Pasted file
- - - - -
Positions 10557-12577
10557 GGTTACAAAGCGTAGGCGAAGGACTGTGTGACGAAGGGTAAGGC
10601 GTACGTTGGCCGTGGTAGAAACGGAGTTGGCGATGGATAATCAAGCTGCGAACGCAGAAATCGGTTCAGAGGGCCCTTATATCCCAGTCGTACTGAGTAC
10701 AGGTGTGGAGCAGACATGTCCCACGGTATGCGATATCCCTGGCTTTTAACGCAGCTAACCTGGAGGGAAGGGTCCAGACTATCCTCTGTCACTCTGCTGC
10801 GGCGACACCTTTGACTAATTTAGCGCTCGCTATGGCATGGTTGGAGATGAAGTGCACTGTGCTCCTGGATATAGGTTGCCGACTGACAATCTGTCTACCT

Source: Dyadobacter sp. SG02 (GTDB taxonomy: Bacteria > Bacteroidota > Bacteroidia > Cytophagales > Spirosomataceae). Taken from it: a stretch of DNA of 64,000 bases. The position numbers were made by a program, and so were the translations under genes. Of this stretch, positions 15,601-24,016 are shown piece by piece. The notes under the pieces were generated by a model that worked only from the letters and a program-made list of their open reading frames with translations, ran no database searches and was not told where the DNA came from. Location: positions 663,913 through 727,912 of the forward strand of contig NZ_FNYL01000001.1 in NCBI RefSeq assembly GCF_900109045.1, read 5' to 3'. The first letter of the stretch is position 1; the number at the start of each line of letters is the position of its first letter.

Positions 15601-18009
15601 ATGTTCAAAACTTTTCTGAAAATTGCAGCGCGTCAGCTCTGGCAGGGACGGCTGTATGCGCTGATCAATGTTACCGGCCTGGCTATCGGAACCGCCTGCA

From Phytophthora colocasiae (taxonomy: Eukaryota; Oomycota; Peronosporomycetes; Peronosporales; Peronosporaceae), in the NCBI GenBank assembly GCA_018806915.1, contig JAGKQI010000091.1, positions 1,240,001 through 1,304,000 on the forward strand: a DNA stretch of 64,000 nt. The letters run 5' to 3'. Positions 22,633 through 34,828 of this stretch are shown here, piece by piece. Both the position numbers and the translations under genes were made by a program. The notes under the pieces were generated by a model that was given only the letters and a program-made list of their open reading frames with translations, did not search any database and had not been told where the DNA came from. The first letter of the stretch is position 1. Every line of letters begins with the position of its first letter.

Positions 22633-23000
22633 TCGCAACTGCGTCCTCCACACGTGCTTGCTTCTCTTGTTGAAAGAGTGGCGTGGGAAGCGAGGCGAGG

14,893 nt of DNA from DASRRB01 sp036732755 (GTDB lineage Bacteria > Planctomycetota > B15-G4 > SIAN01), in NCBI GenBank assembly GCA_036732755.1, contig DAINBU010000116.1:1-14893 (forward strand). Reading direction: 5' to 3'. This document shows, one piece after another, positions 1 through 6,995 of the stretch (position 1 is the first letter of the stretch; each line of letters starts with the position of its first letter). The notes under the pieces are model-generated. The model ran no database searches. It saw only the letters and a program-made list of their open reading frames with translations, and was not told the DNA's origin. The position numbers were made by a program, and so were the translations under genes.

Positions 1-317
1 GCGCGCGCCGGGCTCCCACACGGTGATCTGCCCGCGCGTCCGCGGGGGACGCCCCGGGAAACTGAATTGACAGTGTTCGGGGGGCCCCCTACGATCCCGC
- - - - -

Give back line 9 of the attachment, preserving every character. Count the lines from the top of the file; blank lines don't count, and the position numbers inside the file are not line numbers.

From Phytophthora colocasiae (taxonomy: Eukaryota; Oomycota; Peronosporomycetes; Peronosporales; Peronosporaceae), in the NCBI GenBank assembly GCA_018806915.1, contig JAGKQI010000091.1, positions 1,240,001 through 1,304,000 on the forward strand: a DNA stretch of 64,000 nt. The letters run 5' to 3'. Positions 22,633 through 34,828 of this stretch are shown here, piece by piece. Both the position numbers and the translations under genes were made by a program. The notes under the pieces were generated by a model that was given only the letters and a program-made list of their open reading frames with translations, did not search any database and had not been told where the DNA came from. The first letter of the stretch is position 1. Every line of letters begins with the position of its first letter.